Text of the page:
TheWineRambler "A German wine label is one of the things life's too short for" - Kingsley Amis



350 years of the Silvaner grape in Germany

Posted by Torsten 11 Sep 2009

2009 is the year of the Silvaner grape variety in Germany - the country celebrates 350 years of growing Silvaner. Never heard of Silvaner? Quite likely, especially if you are not German. However, chances are that you have tasted it at some point as Silvaner is often mixed with other grape varieties, for instance in the infamous Liebfraumilch blends, because of its more neutral flavour. Does that mean it is a boring grape? Not necessarily - a good winemaker can use Silvaner to really let the characteristics of a particular vineyard shine, the famous French concept of terroir. To honour the Silvaner, the Wine Rambler will dedicate itself to opening the odd bottle of Silvaner this year to see what this grape has to offer.

Silvaner in typical Franconian 'Bocksbeutel' botleSilvaner in typical Franconian 'Bocksbeutel' botle

Silvaner, or Grüner (=green) Silvaner, is a fairly old grape variety, with ancestor grapes being documented under the Romans. Silvaner appears to be related to Sauvignon Blanc. Genetic research has shown that the grape is a cross between Traminer and the variety Österreichisch-Weiß (meaning "Austrian White"). It may have come to Germany from the Donau region and is first document in the year 1659, when it was planted in Castell in Franconia (a part of today's state of Bavaria in the south of Germany). It remains very popular in Franken/Franconia, but is also grown in other areas such as Rheinhessen.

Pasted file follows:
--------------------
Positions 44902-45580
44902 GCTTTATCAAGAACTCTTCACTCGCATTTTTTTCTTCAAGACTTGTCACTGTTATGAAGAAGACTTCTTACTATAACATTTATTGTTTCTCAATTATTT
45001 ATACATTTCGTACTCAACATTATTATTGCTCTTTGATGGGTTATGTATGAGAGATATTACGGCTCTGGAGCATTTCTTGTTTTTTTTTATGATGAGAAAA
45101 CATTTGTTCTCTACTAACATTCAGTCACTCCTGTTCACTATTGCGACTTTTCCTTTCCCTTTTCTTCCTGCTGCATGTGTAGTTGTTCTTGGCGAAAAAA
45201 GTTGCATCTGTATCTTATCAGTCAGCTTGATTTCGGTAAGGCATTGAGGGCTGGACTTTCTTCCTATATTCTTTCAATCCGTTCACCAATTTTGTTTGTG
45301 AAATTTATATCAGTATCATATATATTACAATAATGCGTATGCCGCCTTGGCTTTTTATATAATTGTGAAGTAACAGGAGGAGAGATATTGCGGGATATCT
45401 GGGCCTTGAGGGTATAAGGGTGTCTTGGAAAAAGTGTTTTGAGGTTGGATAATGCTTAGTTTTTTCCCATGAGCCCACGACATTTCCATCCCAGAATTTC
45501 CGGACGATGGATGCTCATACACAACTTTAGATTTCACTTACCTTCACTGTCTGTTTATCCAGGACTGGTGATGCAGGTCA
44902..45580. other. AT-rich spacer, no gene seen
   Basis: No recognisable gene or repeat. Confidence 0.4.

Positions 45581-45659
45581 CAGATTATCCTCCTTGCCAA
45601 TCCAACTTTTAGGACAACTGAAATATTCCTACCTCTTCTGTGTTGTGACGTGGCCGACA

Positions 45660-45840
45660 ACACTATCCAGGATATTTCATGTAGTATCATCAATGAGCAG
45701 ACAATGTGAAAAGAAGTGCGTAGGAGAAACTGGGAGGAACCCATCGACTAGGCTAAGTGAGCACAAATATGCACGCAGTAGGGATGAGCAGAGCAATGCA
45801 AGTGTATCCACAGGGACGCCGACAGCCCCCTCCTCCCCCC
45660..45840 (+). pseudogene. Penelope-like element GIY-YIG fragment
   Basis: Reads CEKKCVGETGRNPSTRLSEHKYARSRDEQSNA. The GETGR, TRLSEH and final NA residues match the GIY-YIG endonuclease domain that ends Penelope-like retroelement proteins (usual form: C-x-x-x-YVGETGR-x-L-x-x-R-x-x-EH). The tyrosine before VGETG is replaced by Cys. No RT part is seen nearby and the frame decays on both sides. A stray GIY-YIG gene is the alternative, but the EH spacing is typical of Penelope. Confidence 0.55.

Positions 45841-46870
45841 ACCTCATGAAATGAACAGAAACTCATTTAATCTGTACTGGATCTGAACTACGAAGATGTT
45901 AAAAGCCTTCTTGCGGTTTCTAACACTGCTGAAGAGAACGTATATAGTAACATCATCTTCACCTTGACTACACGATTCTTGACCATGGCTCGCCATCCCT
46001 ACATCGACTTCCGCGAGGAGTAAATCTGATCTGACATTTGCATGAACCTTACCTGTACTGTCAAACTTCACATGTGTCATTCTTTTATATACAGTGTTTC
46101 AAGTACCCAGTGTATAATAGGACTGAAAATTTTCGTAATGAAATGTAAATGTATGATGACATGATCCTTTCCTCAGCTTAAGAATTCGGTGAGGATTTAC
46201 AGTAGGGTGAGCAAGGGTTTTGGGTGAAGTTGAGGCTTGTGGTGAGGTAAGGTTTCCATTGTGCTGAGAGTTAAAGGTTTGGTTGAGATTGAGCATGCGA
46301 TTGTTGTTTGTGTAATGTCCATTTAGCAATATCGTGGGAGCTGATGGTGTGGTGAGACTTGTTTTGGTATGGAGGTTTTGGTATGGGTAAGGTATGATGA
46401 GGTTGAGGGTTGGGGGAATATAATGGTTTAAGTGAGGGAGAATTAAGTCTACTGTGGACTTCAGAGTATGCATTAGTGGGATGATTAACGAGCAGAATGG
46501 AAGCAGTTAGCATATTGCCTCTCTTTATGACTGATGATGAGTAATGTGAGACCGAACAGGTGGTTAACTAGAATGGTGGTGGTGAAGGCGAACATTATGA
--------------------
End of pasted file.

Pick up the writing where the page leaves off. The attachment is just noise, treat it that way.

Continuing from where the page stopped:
Silvaner used to be a very popular grape variety. In the 20th century, however, Müller-Thurgau and Riesling replaced it as the most popular white wine grapes, with Silvaner now only accounting for about 5% of grapes grown in Germany. It is, however, still the quintessential Franconian variety.

Currently, Silvaner is not necessarily a variety that has a high reputation. This is partly because it has been used in the infamous blends of Liebfrau(en)milch and the like. Also, Silvaner can produce wines that are very neutral in taste, almost bland. However, if handled well Silvaner can become an excellent interpreter of the soil it is grown on, exactly because it is not too flavour intense in itself. In an excellent location Silvaner can produce excellent wines - watch out for Silvaner from Rheinhessen, as it has a particularly good reputation. Franken, of course, is also worth exploring.

Silvaner has less acid than Riesling and is more on the mild side. With lighter colour, typical Silvaner aroma can have elements of elderflower, herbs, freshly mown grass, hay, pear and earthy tones.

A few links, all in German though, with the exception of Wikipedia:
http://en.wikipedia.org/wiki/Silvaner
http://www.wein-plus.de/glossar/index.html?Suchwort=Silvaner
http://www.br-online.de/bayern1/mittags-in-mainfranken/silvaner-jubilaeu...
http://www.faz.net/s/RubCD175863466D41BB9A6A93D460B81174/Doc~E2B35AECBDB...

Silvaner's future

I think it's not completely utopian to see Silvaner's future as being to Germany what Grüner Veltliner is to Austria - the second great grape next to Riesling and a kind of national signature grape. But it's a long way to go still, and it would need a kind a couple of franconian Markus Molitors and Reinhard Löwensteins - visionaries and fanatics, that is - to make it happen.


That's quite a vision you

That's quite a vision you have there for this innocent little grape. Maybe we can support it by keeping an eye out for the visionary and fanatic winemaker...